Damon Cann and Greg Goelzhauser have recently posted “Judicial Elections and Opinion Quality in State Supreme Courts” on SSRN. The graph above provides some of the basics on their measures of opinion clarity. Here’s the abstract:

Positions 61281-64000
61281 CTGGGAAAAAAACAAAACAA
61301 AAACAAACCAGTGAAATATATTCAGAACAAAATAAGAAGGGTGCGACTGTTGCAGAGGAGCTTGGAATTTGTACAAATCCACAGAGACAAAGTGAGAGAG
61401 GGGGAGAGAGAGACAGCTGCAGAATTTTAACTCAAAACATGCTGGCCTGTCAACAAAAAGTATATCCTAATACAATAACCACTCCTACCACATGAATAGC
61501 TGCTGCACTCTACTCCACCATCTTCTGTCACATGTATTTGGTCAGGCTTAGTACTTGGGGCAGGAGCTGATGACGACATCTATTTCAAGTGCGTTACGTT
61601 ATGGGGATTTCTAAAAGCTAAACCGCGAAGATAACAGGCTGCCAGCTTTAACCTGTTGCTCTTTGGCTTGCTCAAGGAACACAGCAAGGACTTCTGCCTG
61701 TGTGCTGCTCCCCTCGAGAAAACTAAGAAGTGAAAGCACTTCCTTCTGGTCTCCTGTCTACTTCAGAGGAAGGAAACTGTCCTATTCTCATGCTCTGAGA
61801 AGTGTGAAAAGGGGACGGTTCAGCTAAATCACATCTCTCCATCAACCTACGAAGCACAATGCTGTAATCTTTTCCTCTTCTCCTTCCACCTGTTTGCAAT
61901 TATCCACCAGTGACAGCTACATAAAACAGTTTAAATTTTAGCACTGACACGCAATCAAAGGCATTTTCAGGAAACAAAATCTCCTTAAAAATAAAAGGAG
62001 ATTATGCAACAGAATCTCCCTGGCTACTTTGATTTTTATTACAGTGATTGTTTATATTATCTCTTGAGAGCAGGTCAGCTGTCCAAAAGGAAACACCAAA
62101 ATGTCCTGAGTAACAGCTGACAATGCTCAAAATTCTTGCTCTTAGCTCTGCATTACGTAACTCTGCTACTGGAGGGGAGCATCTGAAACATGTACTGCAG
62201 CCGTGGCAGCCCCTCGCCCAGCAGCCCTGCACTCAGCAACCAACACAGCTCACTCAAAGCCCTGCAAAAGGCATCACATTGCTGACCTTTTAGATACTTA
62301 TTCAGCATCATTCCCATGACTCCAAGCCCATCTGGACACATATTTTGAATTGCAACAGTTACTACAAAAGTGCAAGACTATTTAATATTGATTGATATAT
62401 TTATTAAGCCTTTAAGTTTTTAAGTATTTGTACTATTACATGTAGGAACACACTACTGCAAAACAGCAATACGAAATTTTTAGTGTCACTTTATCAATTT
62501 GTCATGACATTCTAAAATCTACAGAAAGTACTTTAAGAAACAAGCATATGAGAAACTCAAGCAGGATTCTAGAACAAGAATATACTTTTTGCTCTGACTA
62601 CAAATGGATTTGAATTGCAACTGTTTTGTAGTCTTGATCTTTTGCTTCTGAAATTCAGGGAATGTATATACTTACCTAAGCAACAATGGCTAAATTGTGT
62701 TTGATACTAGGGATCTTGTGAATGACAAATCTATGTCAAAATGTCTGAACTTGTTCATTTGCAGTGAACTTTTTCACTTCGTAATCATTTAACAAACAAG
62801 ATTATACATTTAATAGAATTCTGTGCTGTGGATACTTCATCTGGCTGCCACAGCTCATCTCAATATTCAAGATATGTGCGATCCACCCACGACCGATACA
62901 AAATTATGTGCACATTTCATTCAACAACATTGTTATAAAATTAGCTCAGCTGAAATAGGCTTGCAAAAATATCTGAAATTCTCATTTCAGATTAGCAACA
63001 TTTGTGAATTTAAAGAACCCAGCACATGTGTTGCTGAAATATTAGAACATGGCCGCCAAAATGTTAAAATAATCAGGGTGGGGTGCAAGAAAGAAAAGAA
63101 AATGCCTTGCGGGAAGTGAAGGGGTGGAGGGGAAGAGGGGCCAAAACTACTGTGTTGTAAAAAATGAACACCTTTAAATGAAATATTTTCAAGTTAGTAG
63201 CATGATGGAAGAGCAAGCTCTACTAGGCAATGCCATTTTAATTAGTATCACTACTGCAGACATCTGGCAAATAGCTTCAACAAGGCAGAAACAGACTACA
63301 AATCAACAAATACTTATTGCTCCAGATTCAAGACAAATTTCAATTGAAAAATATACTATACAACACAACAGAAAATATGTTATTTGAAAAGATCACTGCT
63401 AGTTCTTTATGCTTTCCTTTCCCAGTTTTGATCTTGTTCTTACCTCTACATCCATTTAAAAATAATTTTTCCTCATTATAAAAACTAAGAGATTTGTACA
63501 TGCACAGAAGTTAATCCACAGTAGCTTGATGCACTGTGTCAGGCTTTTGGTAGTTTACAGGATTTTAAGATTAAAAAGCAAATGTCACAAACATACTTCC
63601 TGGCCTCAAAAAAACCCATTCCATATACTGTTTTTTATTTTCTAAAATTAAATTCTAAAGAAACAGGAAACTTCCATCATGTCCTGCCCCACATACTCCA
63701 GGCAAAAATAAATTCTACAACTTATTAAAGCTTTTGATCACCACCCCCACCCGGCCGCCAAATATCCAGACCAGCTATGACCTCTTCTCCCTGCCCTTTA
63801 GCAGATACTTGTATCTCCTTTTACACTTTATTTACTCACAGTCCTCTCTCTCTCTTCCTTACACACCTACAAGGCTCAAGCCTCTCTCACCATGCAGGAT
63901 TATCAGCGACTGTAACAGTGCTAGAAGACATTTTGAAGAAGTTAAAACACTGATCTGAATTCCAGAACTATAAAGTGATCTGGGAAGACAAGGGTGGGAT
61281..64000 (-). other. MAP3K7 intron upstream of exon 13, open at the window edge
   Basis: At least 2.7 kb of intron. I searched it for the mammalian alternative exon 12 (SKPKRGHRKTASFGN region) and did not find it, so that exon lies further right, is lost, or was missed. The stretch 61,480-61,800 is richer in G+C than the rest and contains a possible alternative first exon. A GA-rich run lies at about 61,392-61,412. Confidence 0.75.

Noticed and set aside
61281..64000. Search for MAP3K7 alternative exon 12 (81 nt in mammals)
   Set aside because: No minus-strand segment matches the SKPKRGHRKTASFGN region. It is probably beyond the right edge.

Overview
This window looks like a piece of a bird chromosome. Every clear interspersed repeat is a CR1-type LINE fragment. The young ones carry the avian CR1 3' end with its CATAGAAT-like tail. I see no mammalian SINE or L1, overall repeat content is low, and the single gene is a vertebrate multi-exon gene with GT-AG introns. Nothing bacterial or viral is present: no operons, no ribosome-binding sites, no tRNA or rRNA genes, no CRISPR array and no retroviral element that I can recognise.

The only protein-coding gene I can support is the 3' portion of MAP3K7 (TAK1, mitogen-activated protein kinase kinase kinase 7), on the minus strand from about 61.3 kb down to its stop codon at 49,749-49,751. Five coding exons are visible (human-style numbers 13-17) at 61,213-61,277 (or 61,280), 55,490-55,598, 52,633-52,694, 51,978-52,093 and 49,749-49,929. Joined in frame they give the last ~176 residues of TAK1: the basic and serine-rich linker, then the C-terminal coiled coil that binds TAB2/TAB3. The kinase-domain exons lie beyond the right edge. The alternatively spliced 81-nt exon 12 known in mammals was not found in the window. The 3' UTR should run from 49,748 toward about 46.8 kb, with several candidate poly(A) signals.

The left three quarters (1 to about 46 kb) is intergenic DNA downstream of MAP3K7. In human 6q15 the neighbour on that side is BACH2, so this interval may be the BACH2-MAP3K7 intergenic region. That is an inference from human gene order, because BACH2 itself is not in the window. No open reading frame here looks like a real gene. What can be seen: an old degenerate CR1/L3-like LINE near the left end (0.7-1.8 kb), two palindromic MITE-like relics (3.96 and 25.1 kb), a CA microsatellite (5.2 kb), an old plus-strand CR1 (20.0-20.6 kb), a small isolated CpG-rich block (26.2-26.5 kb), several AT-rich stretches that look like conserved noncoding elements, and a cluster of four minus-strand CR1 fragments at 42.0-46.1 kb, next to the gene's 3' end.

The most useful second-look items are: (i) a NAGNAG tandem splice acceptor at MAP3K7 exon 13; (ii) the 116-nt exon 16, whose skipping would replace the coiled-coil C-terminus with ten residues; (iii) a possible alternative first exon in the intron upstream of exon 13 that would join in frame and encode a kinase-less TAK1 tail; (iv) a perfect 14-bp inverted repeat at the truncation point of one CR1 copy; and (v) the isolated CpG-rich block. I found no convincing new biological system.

Do elected judges write lower-quality opinions? We propose a new measure of opinion quality based on clarity. Using a sample of decisions from supreme courts in all 50 states, we find no perceptive difference in opinion quality across retention systems. Moreover, there is no evidence that elected judges strategically manipulate opinion content in salient cases despite potentially strong institutional incentives to do so. The results contradict existing evidence that elected judges write lower-quality opinions using external case citations as a measure of quality. We contend that clarity is a more conceptually satisfying way to measure opinion quality. The results have implications for our understanding of judicial behavior and the ongoing normative debate over judicial elections.